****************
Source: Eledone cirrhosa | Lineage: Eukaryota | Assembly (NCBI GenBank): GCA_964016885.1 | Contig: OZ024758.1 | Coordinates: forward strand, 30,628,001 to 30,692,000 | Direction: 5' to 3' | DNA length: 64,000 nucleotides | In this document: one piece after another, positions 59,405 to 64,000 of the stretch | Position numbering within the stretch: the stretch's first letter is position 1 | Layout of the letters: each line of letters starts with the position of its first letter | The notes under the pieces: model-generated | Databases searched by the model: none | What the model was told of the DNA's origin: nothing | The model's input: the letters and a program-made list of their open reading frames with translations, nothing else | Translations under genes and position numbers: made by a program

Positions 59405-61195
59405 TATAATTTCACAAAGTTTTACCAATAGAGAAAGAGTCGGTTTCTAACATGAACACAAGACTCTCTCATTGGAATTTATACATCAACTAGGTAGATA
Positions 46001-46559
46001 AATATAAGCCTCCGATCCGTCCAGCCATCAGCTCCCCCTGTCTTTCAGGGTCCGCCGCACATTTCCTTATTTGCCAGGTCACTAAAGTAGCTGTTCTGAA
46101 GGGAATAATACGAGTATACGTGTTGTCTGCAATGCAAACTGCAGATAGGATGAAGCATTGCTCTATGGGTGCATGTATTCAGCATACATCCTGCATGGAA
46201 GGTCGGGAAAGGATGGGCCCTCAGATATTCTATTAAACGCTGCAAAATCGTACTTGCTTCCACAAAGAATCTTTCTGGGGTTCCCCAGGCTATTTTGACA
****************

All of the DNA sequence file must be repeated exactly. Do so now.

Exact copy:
Source: Eledone cirrhosa | Lineage: Eukaryota | Assembly (NCBI GenBank): GCA_964016885.1 | Contig: OZ024758.1 | Coordinates: forward strand, 30,628,001 to 30,692,000 | Direction: 5' to 3' | DNA length: 64,000 nucleotides | In this document: one piece after another, positions 59,405 to 64,000 of the stretch | Position numbering within the stretch: the stretch's first letter is position 1 | Layout of the letters: each line of letters starts with the position of its first letter | The notes under the pieces: model-generated | Databases searched by the model: none | What the model was told of the DNA's origin: nothing | The model's input: the letters and a program-made list of their open reading frames with translations, nothing else | Translations under genes and position numbers: made by a program

Positions 59405-61195
59405 TATAATTTCACAAAGTTTTACCAATAGAGAAAGAGTCGGTTTCTAACATGAACACAAGACTCTCTCATTGGAATTTATACATCAACTAGGTAGATA
Positions 46001-46559
46001 AATATAAGCCTCCGATCCGTCCAGCCATCAGCTCCCCCTGTCTTTCAGGGTCCGCCGCACATTTCCTTATTTGCCAGGTCACTAAAGTAGCTGTTCTGAA
46101 GGGAATAATACGAGTATACGTGTTGTCTGCAATGCAAACTGCAGATAGGATGAAGCATTGCTCTATGGGTGCATGTATTCAGCATACATCCTGCATGGAA
46201 GGTCGGGAAAGGATGGGCCCTCAGATATTCTATTAAACGCTGCAAAATCGTACTTGCTTCCACAAAGAATCTTTCTGGGGTTCCCCAGGCTATTTTGACA